FILE - High school in Arizona

School busses at Pinnacle High School which is located in north Phoenix, Arizona. PHS opened in 2000, and is a part of the Paradise Valley Unified School District.

The Arizona Department of Education (ADE) is being sued by a conservative-leaning think tank over its handling of the state’s Empowerment Scholarship Account (ESA) program.

Attorneys from the Phoenix-based Goldwater Institute warned the department last month that its policy requiring parents to have quarterly expense reports accepted in order to receive funding violates state law. The complaint, filed Tuesday, alleges the department's approval of the reports has taken months in some cases.

ADE also created a handbook covering the ESA program informing parents of the required rules to receive funding. Arizona's Administrative Procedure Act is in the spotlight with the legal complaint, primarily focused on how the provisions of the ESA handbook were implemented unconstitutionally. 

State law mandates that any new rules and regulations must undergo an extensive public comment period and must be reviewed and approved by the Governor’s Regulatory Review Commission. 

The lawsuit alleges that the department did not do these things.

“These rules restrict the rights of parents and impose a series of limitations on participating parents that deprives them of choices, financially hinders both the parents and children, undermines the program, and violates Arizona law,” reads the lawsuit.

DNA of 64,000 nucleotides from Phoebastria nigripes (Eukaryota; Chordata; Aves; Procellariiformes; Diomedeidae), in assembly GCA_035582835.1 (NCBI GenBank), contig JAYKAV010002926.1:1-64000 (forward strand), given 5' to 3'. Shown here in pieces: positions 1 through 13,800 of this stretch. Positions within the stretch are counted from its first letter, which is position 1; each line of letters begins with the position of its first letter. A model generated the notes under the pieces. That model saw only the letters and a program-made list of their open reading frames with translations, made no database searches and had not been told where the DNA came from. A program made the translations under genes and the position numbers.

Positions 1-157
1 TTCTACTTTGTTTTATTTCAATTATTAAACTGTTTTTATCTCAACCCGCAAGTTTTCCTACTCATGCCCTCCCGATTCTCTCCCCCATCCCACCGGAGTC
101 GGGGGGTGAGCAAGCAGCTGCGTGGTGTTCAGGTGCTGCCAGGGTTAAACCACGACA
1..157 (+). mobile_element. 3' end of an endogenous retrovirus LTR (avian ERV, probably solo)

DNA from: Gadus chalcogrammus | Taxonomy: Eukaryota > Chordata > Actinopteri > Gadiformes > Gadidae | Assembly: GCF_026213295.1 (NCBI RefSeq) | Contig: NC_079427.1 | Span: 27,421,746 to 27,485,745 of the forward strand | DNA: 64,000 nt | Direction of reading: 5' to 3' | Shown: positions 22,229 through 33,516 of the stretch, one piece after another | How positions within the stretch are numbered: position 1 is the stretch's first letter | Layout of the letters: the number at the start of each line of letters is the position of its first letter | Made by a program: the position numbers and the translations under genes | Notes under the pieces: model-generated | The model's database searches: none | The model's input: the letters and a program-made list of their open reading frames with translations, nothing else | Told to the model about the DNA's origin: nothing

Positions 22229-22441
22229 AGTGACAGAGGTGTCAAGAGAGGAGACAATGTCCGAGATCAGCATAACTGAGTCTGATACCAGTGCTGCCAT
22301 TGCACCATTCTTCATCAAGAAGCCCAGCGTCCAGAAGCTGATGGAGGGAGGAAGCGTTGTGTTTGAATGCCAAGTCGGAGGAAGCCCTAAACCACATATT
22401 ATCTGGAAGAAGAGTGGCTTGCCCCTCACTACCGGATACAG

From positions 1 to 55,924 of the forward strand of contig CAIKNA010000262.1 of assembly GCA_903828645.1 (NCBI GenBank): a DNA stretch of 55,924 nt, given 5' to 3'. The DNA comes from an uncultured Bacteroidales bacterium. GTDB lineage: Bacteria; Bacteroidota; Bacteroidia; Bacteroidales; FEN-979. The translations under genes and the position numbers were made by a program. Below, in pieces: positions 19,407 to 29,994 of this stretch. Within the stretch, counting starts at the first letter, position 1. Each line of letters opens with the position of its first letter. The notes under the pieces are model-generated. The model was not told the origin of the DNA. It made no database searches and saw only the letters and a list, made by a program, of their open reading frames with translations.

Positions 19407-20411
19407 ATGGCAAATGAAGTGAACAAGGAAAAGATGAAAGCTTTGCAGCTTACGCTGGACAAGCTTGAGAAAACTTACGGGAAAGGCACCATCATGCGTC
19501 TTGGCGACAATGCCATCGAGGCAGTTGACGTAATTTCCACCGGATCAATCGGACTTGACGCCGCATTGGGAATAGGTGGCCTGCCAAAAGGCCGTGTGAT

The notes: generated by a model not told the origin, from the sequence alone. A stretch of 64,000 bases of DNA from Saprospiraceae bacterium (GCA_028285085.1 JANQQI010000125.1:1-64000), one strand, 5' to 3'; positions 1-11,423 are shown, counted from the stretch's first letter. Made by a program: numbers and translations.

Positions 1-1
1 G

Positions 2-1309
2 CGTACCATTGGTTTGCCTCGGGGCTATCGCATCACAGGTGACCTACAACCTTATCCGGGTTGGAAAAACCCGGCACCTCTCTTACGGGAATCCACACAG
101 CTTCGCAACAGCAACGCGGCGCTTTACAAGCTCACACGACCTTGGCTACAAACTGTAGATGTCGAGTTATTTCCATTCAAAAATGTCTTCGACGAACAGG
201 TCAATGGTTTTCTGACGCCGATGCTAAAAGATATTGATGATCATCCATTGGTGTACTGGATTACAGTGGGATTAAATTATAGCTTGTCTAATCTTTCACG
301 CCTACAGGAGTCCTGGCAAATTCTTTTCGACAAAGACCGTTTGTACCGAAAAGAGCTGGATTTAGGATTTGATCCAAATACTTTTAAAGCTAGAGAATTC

A department spokesperson was unable to be reached for comment. 

Arizona's ESA program, which Goldwater has been a supporter of, functions as an education savings account for families in-need, and uses partial funds typically dedicated to a student’s public school education to go towards public school alternativesThe program is only accessible to special needs students, students from low-performing schools, students from military families, and students who live on Native American reservations. 

Department officials have responded to the queries of the institute with a series of letters ensuring that the ESA program is implemented correctly. According to the agency, they told Goldwater attorneys that parents satisfy the requirements of the program.

The Goldwater Institute has provided counsel on behalf of a plaintiff seeking injunctive relief, including reimbursement of attorney fees and a retraction of the existing ESA rules.

Kathy Hoffman, superintendent of public instruction, and Karla Escobar, director of the empowerment scholarship account program, are named defendants in the lawsuit.